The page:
African Great Lakes

The African Great Lakes (Swahili: Maziwa Makuu) are a series of lakes constituting the part of the Rift Valley lakes in and around the East African Rift. They include Lake Victoria, the second-largestfresh water lake in the world by area, Lake Tanganyika, the world’s second-largest freshwater lake by volume and depth, and Lake Malawi, the world’s eighth-largest fresh water lake by area.[1] Collectively, they contain 31,000 km3 (7400 cu mi) of water, which is more than either Lake Baikal or the North American Great Lakes. This total constitutes about 25% of the planet’s unfrozen surface fresh water. The large rift lakes of Africa are the ancient home of great biodiversity, and 10% of the world’s fish species live in this region.

Series of lakes in the Rift Valley
African Great Lakes

Satellite view of the African Great Lakes region and its coastline.
Coordinates

8°00′00″S35°00′00″E

Primary outflows White Nile river, Congo river, Shire river
Basin countries Burundi, the Democratic Republic of the Congo, Ethiopia, Kenya, Malawi, Mozambique, Rwanda, Zambia, Tanzania, and Uganda
Water volume 31,000 cubic kilometres (7,400 cu mi)
The African Great Lakes system, in blue.
Map of larger region including the East African Rift and the entire so-called Great Rift Valley

Riparian countries in the African Great Lakes region include Burundi, the Democratic Republic of the Congo, Ethiopia, Kenya, Malawi, Mozambique, Rwanda, Zambia, Tanzania, and Uganda.[2]

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The following are included on most lists of the African Great Lakes, grouped by drainage basin. The exact number of lakes considered part of the African Great Lakes varies by list, and may include smaller lakes in the rift valleys, especially if they are part of the same drainage basin as the larger lakes, such as Lake Kyoga.

The Great Lakes region (rarely: Greater Lakes region) consists of ten riparian countries: Burundi, the Democratic Republic of the Congo, Ethiopia, Kenya, Malawi, Mozambique, Rwanda, Tanzania, Uganda, and Zambia.[2] The adjective interlacustrine (“between lakes”) can refer to the region,[3] or more specifically, the nations or area bounded by the lakes.[4]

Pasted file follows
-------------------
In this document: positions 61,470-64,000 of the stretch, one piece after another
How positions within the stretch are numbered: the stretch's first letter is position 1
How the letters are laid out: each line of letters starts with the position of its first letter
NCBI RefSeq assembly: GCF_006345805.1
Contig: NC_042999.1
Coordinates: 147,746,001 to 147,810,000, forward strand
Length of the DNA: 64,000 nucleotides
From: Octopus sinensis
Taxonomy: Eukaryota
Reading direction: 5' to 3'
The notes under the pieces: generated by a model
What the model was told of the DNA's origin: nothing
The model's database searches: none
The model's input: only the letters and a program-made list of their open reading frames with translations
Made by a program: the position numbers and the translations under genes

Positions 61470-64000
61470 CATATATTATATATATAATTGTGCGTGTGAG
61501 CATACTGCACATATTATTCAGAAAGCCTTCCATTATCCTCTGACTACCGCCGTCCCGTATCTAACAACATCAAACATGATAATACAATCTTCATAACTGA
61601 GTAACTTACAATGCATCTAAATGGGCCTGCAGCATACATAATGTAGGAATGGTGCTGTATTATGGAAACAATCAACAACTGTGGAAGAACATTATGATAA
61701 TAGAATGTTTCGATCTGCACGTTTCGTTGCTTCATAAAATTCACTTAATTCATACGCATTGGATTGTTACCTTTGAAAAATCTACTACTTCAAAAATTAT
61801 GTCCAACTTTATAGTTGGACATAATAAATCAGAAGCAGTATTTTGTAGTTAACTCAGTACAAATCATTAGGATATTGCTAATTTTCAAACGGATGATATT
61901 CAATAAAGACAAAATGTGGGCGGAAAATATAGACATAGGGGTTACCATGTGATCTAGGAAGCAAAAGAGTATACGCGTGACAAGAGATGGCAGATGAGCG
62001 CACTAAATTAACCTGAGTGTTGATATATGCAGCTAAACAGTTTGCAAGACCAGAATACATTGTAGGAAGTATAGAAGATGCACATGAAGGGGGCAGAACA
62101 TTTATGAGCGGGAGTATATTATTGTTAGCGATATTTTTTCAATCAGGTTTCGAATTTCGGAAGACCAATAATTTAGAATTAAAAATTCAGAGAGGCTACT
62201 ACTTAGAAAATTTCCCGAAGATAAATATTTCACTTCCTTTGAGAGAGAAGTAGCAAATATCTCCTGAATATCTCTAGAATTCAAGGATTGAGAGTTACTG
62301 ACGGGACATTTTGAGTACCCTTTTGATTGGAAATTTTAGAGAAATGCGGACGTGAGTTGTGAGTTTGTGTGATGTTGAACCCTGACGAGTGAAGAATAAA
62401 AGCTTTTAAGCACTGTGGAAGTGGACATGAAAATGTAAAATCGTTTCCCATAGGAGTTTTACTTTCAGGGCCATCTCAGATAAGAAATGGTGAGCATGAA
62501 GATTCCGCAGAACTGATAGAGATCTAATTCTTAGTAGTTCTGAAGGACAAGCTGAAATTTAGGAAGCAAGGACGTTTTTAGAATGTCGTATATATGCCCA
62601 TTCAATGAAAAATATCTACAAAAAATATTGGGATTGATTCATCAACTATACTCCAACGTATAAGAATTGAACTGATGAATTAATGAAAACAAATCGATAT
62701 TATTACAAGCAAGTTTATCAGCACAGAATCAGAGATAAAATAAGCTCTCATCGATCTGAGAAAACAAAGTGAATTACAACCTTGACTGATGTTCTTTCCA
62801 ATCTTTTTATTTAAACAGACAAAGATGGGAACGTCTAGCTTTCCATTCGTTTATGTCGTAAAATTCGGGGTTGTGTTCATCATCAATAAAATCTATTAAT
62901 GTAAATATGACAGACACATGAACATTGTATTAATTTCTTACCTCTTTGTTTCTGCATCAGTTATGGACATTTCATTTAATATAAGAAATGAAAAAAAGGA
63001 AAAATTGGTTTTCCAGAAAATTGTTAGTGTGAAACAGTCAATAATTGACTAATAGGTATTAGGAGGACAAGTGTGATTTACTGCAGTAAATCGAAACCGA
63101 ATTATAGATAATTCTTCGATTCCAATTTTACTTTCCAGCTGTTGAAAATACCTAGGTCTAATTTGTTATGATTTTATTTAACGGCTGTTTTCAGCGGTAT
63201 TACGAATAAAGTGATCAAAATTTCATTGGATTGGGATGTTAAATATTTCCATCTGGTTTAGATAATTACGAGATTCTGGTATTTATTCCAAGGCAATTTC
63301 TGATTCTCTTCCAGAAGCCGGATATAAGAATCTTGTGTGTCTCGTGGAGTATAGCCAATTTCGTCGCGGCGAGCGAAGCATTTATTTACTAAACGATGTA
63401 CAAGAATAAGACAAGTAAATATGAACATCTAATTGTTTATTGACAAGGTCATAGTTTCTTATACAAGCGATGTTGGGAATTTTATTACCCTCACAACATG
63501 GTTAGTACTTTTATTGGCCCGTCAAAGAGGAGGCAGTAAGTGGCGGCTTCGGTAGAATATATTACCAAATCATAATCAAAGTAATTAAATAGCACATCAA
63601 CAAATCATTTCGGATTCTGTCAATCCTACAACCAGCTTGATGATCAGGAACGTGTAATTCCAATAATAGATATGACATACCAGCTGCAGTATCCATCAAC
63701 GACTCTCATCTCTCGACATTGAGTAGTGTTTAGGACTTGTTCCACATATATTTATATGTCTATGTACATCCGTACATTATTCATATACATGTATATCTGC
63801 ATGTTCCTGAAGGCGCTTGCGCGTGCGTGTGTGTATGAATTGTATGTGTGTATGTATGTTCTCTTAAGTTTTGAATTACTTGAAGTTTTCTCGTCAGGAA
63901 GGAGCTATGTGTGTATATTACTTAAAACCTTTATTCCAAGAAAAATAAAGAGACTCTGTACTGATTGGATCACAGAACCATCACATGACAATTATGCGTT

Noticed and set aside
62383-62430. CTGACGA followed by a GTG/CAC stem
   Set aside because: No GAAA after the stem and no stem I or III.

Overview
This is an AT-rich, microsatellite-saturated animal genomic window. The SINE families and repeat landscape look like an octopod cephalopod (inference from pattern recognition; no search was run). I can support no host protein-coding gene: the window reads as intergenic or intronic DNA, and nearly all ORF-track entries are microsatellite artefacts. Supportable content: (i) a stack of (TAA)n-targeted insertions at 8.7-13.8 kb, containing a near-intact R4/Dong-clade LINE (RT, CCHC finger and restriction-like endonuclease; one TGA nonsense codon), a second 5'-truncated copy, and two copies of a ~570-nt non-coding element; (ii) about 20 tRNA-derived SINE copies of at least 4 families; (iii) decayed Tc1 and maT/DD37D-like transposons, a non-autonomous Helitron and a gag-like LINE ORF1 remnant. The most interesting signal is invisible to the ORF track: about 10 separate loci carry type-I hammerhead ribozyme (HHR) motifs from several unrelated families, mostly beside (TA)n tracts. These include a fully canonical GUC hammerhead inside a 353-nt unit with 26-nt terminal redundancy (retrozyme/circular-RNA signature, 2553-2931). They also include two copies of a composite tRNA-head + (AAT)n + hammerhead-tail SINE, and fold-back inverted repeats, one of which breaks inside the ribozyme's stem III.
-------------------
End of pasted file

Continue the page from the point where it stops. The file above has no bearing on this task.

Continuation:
The Swahili language is the most commonly spoken language in the African Great Lakes region.[5] It also serves as a national or official language of five nations in the region: Tanzania, Kenya, Uganda, Rwanda, and the Democratic Republic of the Congo.

Because of its high population—estimated to be 107 million people—and the agricultural surplus in the region, the area became organized into a number of small states. The most powerful of these monarchies were Buganda, Bunyoro, Rwanda, and Burundi. Unusual for sub-Saharan Africa, the traditional borders were largely maintained by the colonial powers. However, the national borders were often drawn to divide monarchies that the colonials did not favor or to keep preferred groups in relative dominance over groups perceived as less euro-centric.

Being the long-sought source of the Nile, the region had long been of interest to Europeans. The first Europeans to arrive in the region in any numbers were missionaries who had limited success in converting the locals, but did open the region to later colonization. The increased contact with the rest of the world led to a series of devastating epidemics affecting both humans and livestock. While seen as a region with great potential after independence, the region has in recent decades been marred by civil war and conflict, which only Tanzania has escaped. According to the UNHCR, Tanzania hosted the most Congolese refugees of the region. The worst affected areas have been left in great poverty.[6]

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